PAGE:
Your buffer is a simple emitter follower operating in Class-A. The output impedance is set primarily by the emitter resistor. The DC bias on the transistor sets the operating point of the follower. It has to be high enough to allow the maximum peak to peak voltage swing of the signal without the transistor saturating or the voltage across the emitter resistor reaching "0". The DC voltage across the resistor determines the static current.

The power supply must have a low enough impedance that the collector voltage (and in your circuit the voltage feeding the mic) is stable at all audio frequencies at the currents that the transistor will draw. Using a simple voltage divider with the high resistance values in your circuit, as drawn, does not meet those conditions.

The application note that used the simple resistor divider was intended to supply only the low current of the mic. A properly designed emitter follower, with an appropriately sized emitter resistor will draw much more current (10 to 20 mA, not 20 uA) which is why the simple bypassed resistor divider won't work.
Old 11th July 2013
  #24
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Louts 7,

I think this is what you had in mind. The Zener is 4.7V cause LTSpice did not have what I want. But it is illustrative for this discussion. The mic will draw .5 ma and the buffer will draw 20 ma. R101 will now provide 25ma to be on the safe side. Output impedance is now very low. And R101 is 1/2W.



My questions are:

Does Q1 really have to draw 20ma when the input signal will most likely never see .25V?

Does it make a difference at this current level whether I use the 2N5210 or the 2N3904 with a 2dB higher noise spec?

Does it make any difference that the Zener regulator is downstream rather than very close to the MIC and Q1?

Thanks
Old 11th July 2013
  #25
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Closer, but still no cigar.

I was just about to re-draw your schematic.

There is no need for R5, but you do need a coupling capacitor in its place: 200 to 250 uF will not increase the output Z by more than 40 ohms at 20 Hz. It's never a good idea to have DC on an audio output, unless you are absolutely, positively sure that the following input is AC coupled, and you don't care about loud "pops" when you connect/disconnect the signal line. The circuit has no voltage gain or negative feedback (so needs no "phase-shift protection"), and current limiting to protect the transistor from a short can be done with R-101, so all R5 does is increase the output impedance.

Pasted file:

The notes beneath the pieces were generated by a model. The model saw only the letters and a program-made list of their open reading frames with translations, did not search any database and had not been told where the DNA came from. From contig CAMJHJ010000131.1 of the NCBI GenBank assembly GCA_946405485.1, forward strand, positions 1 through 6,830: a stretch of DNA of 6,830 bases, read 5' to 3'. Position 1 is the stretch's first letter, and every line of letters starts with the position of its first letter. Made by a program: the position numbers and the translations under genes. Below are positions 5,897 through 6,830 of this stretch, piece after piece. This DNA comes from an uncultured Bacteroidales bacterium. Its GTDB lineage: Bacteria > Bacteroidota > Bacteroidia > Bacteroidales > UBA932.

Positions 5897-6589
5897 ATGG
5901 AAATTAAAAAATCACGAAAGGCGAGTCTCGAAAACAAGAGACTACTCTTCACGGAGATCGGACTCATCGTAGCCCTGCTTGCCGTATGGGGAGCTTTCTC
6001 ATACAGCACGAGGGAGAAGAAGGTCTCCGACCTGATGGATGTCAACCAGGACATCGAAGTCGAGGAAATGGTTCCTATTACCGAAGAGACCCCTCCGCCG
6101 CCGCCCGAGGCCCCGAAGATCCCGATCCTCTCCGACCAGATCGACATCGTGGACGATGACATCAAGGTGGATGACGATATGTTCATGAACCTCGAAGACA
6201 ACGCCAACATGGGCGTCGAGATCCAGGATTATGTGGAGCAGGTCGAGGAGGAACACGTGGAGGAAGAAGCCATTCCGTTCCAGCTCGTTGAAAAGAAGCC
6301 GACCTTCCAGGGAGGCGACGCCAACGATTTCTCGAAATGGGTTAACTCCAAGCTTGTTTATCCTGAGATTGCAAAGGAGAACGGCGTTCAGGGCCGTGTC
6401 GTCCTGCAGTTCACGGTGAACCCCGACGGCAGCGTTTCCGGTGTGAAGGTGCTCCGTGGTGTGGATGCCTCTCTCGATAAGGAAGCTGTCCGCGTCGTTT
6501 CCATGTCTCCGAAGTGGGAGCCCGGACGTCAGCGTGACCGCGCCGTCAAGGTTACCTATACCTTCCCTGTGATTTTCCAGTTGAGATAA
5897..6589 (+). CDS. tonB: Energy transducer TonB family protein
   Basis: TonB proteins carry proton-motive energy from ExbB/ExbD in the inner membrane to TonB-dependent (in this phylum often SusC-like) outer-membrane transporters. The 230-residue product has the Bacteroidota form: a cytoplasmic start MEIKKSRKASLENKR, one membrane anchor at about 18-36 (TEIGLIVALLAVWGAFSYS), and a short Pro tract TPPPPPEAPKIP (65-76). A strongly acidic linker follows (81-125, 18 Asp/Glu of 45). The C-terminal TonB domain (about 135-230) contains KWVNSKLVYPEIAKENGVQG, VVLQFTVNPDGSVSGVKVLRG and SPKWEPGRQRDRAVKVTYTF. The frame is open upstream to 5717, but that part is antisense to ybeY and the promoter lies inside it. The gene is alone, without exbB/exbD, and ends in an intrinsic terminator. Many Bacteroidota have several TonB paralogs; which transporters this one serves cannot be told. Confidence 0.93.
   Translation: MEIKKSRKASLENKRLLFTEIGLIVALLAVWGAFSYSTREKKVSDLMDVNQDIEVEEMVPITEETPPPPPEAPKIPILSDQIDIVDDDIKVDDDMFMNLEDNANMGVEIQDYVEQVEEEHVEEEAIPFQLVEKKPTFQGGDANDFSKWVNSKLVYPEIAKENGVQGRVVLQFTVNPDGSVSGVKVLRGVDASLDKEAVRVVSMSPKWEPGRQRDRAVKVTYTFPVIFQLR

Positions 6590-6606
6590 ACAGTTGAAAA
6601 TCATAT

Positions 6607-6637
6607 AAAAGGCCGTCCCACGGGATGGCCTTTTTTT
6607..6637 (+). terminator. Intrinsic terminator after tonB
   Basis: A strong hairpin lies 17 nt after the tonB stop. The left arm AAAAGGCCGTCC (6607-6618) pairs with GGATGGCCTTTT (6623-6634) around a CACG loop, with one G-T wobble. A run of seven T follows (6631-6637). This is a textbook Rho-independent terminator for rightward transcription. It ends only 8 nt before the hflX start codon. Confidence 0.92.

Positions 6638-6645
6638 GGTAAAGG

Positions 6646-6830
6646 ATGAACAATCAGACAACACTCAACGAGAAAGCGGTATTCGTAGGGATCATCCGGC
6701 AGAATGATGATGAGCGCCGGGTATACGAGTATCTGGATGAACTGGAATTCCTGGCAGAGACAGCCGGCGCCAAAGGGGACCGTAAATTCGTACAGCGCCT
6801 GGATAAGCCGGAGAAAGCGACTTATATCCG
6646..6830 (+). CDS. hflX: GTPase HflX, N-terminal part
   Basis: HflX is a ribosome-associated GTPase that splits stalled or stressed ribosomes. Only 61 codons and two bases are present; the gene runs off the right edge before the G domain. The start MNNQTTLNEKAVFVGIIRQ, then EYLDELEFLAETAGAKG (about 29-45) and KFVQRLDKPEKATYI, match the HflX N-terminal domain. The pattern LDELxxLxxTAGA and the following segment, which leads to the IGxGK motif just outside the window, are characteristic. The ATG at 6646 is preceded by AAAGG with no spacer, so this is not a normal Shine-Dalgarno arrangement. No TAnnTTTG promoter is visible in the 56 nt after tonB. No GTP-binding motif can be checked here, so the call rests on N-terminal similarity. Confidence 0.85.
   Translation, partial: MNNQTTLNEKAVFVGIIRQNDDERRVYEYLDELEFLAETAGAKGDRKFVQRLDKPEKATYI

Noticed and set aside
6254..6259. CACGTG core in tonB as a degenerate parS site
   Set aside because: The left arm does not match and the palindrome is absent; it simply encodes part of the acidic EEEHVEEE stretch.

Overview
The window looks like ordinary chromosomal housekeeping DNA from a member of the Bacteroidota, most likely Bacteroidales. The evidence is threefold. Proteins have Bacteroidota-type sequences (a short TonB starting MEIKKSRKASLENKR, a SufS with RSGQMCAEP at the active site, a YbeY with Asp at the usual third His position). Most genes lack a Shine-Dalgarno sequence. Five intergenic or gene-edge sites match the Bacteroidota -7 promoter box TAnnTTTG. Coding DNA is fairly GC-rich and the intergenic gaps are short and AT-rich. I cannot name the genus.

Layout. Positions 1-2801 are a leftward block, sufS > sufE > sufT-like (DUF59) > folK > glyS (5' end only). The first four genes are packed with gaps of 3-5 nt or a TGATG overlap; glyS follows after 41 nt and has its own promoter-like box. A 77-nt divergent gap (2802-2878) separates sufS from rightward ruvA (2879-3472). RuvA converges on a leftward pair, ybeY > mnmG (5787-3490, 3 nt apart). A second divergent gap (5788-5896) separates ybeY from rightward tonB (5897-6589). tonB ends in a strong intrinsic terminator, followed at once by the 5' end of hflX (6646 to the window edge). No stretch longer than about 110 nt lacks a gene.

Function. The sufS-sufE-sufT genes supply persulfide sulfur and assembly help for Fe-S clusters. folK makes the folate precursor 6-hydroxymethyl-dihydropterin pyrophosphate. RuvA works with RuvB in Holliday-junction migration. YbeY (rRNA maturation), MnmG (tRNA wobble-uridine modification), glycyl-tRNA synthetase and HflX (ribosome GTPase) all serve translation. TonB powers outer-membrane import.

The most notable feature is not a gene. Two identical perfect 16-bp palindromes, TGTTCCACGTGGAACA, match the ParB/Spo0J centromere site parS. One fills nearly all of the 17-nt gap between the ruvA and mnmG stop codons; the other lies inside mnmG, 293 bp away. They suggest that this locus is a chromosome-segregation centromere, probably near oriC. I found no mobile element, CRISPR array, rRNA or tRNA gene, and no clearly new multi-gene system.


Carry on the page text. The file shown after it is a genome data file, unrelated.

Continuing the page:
With a 4.7 volt Zener. the emitter should be biased to about 2 volts for the best voltage swing. If the Zener is not close to the emitter follower, at least place the bypass cap near them. You need a low AC source impedance at the transistor collector.

Even with a 1800pF load an output impedance of 220 to 250 ohms is low enough to give decent response to 50kHz (way higher then the mic will work at), so change R4 to 250 ohms.

With a 250 ohm emitter resistor, the DC current will be 9.1 mA. Set R-101 to 500 ohms for a current of about 10 MA into the emitter follower, mic and bias resistors, and 10 mA into the Zener.

I'd stick with the 2N5210. Since the transistors Hfe (forward current gain) can vary from less than 200 to as much as 600 you will probably have to adjust R2 to obtain the optimum bias on the transistor (2.0 volts on the emitter). The 2N5210 transistor noise factor will still be significantly lower than the mic, especially with it connected with the Linkwitz mod.

I have no idea of what the DC bias on the MIC output will be so you will have to check it to properly determine the correct polarity of C1. If the voltage on the mic at the R-1 connection point is more then 2.8 volts DC then the cap's (+) lead goes to the mic. If the voltage is less than 2.8 volts, the (-) lead goes to the mic.